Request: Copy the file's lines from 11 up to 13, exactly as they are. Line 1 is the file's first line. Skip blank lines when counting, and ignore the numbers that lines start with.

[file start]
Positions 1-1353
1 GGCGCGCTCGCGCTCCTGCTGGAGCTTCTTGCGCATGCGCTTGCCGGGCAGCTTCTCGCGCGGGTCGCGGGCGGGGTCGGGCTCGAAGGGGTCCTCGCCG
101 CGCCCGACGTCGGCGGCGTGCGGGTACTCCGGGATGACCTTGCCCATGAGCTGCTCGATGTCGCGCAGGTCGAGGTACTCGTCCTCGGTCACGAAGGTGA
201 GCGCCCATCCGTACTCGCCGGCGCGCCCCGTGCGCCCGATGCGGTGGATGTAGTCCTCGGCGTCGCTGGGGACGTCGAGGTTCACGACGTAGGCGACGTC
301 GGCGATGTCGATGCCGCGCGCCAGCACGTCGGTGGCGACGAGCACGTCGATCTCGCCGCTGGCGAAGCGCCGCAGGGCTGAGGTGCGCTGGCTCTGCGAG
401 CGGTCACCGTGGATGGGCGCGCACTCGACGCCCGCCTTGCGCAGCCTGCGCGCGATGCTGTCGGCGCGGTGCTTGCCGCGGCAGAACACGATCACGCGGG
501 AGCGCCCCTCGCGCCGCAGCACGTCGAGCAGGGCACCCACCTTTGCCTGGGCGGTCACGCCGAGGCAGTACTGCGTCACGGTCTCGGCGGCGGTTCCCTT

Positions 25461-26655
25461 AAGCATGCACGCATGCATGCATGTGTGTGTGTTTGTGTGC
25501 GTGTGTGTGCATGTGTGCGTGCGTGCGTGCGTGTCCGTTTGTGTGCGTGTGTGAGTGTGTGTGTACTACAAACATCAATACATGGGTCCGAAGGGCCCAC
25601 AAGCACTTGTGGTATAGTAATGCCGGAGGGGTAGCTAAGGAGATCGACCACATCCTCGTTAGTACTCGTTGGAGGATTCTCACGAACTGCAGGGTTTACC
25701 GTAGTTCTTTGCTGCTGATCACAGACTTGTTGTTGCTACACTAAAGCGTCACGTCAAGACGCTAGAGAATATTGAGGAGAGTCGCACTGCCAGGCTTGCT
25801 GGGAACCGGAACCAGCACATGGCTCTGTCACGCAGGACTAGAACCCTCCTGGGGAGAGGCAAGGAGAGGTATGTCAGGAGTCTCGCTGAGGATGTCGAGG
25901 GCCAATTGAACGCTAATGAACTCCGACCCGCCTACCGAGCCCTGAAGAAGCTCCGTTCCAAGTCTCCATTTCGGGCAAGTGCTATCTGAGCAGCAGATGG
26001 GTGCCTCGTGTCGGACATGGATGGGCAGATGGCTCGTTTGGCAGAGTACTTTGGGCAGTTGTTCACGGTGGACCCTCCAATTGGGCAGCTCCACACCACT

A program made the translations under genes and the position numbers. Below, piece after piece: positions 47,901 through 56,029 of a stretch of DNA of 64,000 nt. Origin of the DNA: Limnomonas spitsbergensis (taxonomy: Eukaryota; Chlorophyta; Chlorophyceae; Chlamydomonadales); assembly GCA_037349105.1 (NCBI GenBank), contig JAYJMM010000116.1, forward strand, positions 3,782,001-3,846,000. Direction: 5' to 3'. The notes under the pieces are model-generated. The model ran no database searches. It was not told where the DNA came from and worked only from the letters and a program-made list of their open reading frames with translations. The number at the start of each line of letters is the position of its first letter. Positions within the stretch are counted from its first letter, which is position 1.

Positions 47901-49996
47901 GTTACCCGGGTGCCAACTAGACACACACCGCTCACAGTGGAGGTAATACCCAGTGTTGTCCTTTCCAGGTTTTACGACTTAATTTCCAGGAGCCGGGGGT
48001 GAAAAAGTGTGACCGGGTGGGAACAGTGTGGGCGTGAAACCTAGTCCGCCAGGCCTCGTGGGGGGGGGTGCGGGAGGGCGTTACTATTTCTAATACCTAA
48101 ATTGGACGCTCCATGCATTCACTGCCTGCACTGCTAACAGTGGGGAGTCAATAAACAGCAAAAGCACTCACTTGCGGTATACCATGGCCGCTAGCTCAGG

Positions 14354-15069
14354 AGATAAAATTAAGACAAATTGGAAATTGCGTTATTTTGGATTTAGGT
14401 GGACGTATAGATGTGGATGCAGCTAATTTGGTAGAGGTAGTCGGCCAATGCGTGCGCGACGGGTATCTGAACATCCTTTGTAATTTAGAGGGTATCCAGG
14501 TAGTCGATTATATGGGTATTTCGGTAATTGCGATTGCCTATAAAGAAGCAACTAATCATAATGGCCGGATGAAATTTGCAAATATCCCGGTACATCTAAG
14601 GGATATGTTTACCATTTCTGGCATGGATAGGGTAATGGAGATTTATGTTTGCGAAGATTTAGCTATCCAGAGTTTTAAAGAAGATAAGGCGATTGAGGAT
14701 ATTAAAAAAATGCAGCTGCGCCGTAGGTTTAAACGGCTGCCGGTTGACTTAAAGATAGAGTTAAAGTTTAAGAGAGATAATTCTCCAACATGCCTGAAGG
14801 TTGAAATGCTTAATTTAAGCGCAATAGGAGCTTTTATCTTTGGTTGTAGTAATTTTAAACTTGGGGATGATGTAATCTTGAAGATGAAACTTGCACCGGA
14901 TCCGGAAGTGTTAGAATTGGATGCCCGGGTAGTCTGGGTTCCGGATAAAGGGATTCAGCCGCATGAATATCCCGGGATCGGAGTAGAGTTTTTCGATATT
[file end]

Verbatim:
25601 AAGCACTTGTGGTATAGTAATGCCGGAGGGGTAGCTAAGGAGATCGACCACATCCTCGTTAGTACTCGTTGGAGGATTCTCACGAACTGCAGGGTTTACC
25701 GTAGTTCTTTGCTGCTGATCACAGACTTGTTGTTGCTACACTAAAGCGTCACGTCAAGACGCTAGAGAATATTGAGGAGAGTCGCACTGCCAGGCTTGCT
25801 GGGAACCGGAACCAGCACATGGCTCTGTCACGCAGGACTAGAACCCTCCTGGGGAGAGGCAAGGAGAGGTATGTCAGGAGTCTCGCTGAGGATGTCGAGG